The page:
Interview with Tom Gasek
Czas czytania 5 minut
My education gave me as a result… the opportunity to explore my creative side and put it into practice and a career.
I live in… Rochester New York, (the home of George Eastman of Eastman Kodak) I have lived in San Francisco and Los Angeles, California, Portland, Oregon, Miami, Florida, Great Barrington and Boston Massachusetts and Bristol England.
My profession is… I am a professor in the School of Film & Animation at RIT but I am still a practicing stop motion director and animator.
This profession taught me... how to work creatively with teams of people and how to problem-solve.
My advice for people thinking about this profession... You really have to love the work or you will be inconvenienced all the time. Be honest with yourself about the process of work and how you fit into it.
The most important tool for my work is... communication.
Most of my daytime I spent on... the computer, talking to people and planning... and sometimes I get to animate.
Teamwork is for me... an extra effort that can pay off in a big way if the communication flows with enough give and take.
What I like to do the most is... take hikes out in nature or in a city and let my mind wander. It’s a kind of meditation for me.
My clients are... demanding when it comes to trust, but that’s a two-way street.
Work is for me... a necessary evil that keeps the balance.
The most difficult aspect of my work is... dealing with bureaucracy and feeling confident in my own creative decisions when I am exploring new territory.
Competition is for me... self-induced. I don’t compete with others, only with myself.
I am inspired by... laughter, simplicity and the easy flow of ideas and conversation on any subject.
While I rest... I try my hardest to “let it all go” and let the subconscious take over.
If I had more time… I’d make more films (but it also takes money).
First money I earned I have spent on… setting up my animation business, then my family (but don’t tell my family...).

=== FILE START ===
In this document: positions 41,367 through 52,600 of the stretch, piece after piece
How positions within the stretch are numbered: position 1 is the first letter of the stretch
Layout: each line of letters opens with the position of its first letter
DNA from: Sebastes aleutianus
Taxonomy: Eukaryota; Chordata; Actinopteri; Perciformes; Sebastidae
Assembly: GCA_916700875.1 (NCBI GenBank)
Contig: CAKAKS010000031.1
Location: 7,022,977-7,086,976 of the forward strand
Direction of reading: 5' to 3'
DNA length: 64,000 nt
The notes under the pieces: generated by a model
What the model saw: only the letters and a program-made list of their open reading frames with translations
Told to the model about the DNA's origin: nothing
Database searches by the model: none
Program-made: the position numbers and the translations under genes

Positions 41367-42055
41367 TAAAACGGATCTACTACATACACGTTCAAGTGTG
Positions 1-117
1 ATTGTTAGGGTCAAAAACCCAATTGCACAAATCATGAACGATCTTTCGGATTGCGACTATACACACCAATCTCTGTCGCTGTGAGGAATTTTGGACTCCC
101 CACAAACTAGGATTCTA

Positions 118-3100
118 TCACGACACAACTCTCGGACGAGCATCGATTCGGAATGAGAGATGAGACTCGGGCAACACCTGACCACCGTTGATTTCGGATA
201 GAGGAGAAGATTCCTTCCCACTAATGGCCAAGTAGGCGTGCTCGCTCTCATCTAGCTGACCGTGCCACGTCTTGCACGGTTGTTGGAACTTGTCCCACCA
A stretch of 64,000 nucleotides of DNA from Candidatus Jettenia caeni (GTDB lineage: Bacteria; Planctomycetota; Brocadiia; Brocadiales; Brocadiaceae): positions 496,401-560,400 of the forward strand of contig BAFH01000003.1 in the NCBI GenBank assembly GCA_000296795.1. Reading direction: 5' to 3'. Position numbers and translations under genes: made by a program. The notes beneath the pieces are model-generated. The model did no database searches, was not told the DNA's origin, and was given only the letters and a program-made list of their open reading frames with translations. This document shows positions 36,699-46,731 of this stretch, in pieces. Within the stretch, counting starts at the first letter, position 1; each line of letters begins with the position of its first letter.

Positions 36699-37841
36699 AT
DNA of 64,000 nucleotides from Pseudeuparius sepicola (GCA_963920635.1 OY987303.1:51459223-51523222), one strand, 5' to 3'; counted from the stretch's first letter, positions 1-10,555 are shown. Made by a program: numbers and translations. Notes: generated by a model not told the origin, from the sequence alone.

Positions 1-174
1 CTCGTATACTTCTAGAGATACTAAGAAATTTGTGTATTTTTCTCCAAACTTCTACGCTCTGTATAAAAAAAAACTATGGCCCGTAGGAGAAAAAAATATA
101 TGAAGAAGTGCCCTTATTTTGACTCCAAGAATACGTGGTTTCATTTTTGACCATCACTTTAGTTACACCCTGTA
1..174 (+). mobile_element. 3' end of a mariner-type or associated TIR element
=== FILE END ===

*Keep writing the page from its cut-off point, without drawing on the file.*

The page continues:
If I wasn’t who I am, I would… be a spiritual student and world traveler.
I am proud of… my son and how he has tapped into his creative being.
It’s the most difficult to reconcile with... the fact that I have to make money to live.
When I think about the future... I remain optimistic and hopeful despite the disparate directions we all go.
The closest challenge… is too remain balanced in my life with work, family, social obligations and responsibilities. I have a tendency to isolate myself for long periods of time (mostly for work).
The biggest success... for me is to have been working in the animation industry for over 30 years as a stop motion character artist with the best directors and teams in the industry and now the opportunity to share that knowledge and experience with another generation of animators.
The most important decision in my life… was and is to overcome the fear of the unknown whether it be in my work or in life.
The biggest defeat in my life… was devastating at the time, but I was able to eventually turn it around and make a strong positive situation grow from the fall.
The most important words I ever heard… “The only thing we have to fear is fear itself” FDR 1933.
My country means for me... A familiar ground where family, friends and a cultural history grew for me but I know it’s only one perspective in a world full of exciting and diverse points of view.
Connection in between culture and business is… unique to each culture, but creativity, give-and-take, solid communication and understanding should always win out over money (unfortunately it’s not always so...).
Tom Gasek is an award winning stop motion director and character animator with over 27 years of professional experience. He started his career by winning a Student Academy Award with partner Malcolm Spaull for their animated version of Lewis Carroll's "The Walrus and the Carpenter." Gasek earned his BFA from the School of Design at the Rochester Institute of Technology.
These days Tom Gasek lives in Rochester New York where he teaches at RIT. He continues to work in the animation industry on projects like "Chicken Run", "Wallace & Gromit", Aardman’s “Creature Comforts America”, Sony Bravia’s “Play-Doh”, Laika’s “Coraline” and scores of commercial projects. He completed his animated film “Off-Line” in 2010 and will be completing his latest animated short, “Ain’t No Fish” with British partner Miki Cash in the fall of 2013. His book “Frame by Frame” is one of the only complete resources on non-puppet stop motion techniques.
Thank Film Foundation Se-ma-for for help in the implementation of the interview.